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Nathan's Famous on Park Ave.

The Taoist Sanctuary hosted the Nathan Hubbard Quintet for a night of free jazz

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Nathan's Famous on Park Ave.

Chad Fox

Hubbard's group explored melodic textures at the Taoist Sanctuary.

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Sometimes, the best listening experiences come from unheralded players, in unlikely venues, with unjustly small audiences. Sunday night proved to be a striking case in point as composer Nathan Hubbard led a prodigiously talented quintet through his challenging, yet hyper-lyrical music at the Taoist Sanctuary on Park Ave.

Although he is a breathtaking drummer, Hubbard appeared on vibraphone for this set, an instrument he knows his way around – joined by the twin horns of Ellen Weller on flute and soprano, J.P. Balmat on alto and baritone saxophones, Harley Magsino on double bass and Laurel Grinnell on drums.

Opening with “Remembrance,” which featured a majestically languid melody, Weller took the first solo, plumbing resonant depths above Magsino’s probing input and the skittering percussion of Grinnell. Hubbard’s cloud-like vibraphone textures steered the tune and added thematic nuance at every step of the way.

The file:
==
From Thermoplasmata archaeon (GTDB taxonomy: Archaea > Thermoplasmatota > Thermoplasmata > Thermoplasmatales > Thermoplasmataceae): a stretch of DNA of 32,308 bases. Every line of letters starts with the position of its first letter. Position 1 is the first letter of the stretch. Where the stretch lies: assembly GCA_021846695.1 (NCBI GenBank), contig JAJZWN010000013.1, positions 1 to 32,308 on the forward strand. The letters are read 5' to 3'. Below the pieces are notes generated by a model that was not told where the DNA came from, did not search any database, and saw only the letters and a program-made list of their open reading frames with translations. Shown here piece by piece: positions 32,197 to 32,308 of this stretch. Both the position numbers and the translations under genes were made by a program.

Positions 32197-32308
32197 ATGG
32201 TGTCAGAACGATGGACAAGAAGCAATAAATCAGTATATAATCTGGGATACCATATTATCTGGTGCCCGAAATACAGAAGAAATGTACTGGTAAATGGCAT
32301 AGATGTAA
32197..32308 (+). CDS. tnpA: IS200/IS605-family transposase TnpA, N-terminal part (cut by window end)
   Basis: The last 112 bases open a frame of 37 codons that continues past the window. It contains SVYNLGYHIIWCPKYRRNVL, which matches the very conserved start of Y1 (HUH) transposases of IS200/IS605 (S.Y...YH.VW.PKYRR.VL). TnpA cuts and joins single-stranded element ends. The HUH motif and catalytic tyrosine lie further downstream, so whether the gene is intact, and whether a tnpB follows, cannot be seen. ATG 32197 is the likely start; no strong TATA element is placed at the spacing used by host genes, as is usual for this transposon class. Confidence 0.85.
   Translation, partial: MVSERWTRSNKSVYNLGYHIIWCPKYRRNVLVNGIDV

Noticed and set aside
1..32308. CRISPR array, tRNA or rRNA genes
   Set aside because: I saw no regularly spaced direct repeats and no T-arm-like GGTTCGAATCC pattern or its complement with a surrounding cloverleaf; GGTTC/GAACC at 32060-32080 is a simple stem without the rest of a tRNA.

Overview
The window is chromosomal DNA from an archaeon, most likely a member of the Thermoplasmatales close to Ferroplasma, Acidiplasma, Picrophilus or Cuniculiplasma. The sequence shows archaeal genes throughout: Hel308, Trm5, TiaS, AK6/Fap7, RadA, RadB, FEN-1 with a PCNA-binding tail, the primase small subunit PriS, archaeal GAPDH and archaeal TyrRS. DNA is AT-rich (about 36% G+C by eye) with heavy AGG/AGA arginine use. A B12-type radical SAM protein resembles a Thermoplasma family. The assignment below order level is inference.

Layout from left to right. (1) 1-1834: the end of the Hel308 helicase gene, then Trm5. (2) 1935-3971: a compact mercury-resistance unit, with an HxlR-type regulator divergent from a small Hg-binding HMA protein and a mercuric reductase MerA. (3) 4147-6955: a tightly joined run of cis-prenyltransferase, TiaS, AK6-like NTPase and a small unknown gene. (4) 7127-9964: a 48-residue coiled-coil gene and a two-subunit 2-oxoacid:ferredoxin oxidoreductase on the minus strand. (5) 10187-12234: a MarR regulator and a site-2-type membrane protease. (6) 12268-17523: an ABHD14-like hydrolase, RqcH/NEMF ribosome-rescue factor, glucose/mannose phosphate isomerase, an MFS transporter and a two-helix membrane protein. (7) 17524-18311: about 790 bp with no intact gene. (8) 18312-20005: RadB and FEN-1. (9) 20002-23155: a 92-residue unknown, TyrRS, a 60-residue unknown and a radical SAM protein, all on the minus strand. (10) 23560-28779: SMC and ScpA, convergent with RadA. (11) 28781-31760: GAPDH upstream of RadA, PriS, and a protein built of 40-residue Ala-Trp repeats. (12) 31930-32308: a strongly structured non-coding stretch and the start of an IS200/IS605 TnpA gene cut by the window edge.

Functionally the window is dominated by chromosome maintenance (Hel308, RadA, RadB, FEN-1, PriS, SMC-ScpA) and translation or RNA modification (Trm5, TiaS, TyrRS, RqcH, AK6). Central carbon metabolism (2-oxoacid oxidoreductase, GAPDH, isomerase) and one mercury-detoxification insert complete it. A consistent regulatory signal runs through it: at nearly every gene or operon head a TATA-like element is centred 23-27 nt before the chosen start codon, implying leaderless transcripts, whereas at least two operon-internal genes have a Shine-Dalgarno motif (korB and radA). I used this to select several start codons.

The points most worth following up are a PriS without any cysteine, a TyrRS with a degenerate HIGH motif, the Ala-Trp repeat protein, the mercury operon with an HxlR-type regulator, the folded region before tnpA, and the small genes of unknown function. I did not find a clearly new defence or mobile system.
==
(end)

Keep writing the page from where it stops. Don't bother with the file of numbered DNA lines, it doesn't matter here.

Dreamy suspensions characterized “Clock Noticing the Few Moments Left,” which found Magsino expositing short phrases punctuated by wide glissandi and rapid-fire sequencing and Balmat ripping through freebop filigree on a dramatic alto statement.

The slow boiling agitation of “Indianhead Canyon,” proved to be an excellent vehicle for a duo between Weller’s soprano and the remarkable drums of Grinnell, who both explored dynamics in a way that exposed the nuances of each instrument in bold detail.

Grinnell also shone on a short drum feature, “In Her Garden,” which exploited her facility with mallets in a Max Roach / Ed Blackwell-style vein. Hubbard’s skills on the vibraphone added a reverberant sheen to the whole affair, with piquant harmonies and deft solos, and on “Walled Garden”, he and Weller -- after dispensing with the gorgeous head -- dove straight into a simpatico duet, where each raspy cry from her horn was matched by a corresponding comment from the composer.

Wonderfully creative, accessible music performed by musicians who should be San Diego household names, Hubbard will be returning to the Taoist Sanctuary soon (it has terrific acoustics, by the way), with a different ensemble.

I’ll keep you posted.

 Robert Bush is a freelance jazz writer who has been exploring the San Diego improvised music scene for more than 30 years.

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